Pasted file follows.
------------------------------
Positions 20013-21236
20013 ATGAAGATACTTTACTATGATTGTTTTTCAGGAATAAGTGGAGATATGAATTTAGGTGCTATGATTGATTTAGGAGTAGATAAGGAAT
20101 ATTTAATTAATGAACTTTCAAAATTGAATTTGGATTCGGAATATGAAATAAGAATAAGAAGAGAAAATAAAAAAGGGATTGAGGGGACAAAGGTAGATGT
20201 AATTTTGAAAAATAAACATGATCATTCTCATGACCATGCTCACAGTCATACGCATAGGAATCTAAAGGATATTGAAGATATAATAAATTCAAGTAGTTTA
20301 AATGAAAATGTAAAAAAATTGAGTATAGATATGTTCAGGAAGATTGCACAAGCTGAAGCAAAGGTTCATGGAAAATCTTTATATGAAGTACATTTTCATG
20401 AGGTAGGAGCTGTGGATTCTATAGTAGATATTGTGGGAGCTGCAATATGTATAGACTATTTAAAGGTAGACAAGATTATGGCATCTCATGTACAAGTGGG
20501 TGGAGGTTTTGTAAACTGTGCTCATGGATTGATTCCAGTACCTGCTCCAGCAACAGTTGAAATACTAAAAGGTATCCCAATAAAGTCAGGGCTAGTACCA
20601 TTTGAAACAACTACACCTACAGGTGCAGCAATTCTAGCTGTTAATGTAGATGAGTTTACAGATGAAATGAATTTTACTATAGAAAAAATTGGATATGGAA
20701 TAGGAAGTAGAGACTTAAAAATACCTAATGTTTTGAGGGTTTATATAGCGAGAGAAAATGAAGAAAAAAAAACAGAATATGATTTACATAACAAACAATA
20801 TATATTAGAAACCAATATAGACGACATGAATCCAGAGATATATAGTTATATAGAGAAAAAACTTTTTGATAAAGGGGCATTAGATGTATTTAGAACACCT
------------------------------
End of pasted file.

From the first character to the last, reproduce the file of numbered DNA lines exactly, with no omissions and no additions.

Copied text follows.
Positions 20013-21236
20013 ATGAAGATACTTTACTATGATTGTTTTTCAGGAATAAGTGGAGATATGAATTTAGGTGCTATGATTGATTTAGGAGTAGATAAGGAAT
20101 ATTTAATTAATGAACTTTCAAAATTGAATTTGGATTCGGAATATGAAATAAGAATAAGAAGAGAAAATAAAAAAGGGATTGAGGGGACAAAGGTAGATGT
20201 AATTTTGAAAAATAAACATGATCATTCTCATGACCATGCTCACAGTCATACGCATAGGAATCTAAAGGATATTGAAGATATAATAAATTCAAGTAGTTTA
20301 AATGAAAATGTAAAAAAATTGAGTATAGATATGTTCAGGAAGATTGCACAAGCTGAAGCAAAGGTTCATGGAAAATCTTTATATGAAGTACATTTTCATG
20401 AGGTAGGAGCTGTGGATTCTATAGTAGATATTGTGGGAGCTGCAATATGTATAGACTATTTAAAGGTAGACAAGATTATGGCATCTCATGTACAAGTGGG
20501 TGGAGGTTTTGTAAACTGTGCTCATGGATTGATTCCAGTACCTGCTCCAGCAACAGTTGAAATACTAAAAGGTATCCCAATAAAGTCAGGGCTAGTACCA
20601 TTTGAAACAACTACACCTACAGGTGCAGCAATTCTAGCTGTTAATGTAGATGAGTTTACAGATGAAATGAATTTTACTATAGAAAAAATTGGATATGGAA
20701 TAGGAAGTAGAGACTTAAAAATACCTAATGTTTTGAGGGTTTATATAGCGAGAGAAAATGAAGAAAAAAAAACAGAATATGATTTACATAACAAACAATA
20801 TATATTAGAAACCAATATAGACGACATGAATCCAGAGATATATAGTTATATAGAGAAAAAACTTTTTGATAAAGGGGCATTAGATGTATTTAGAACACCT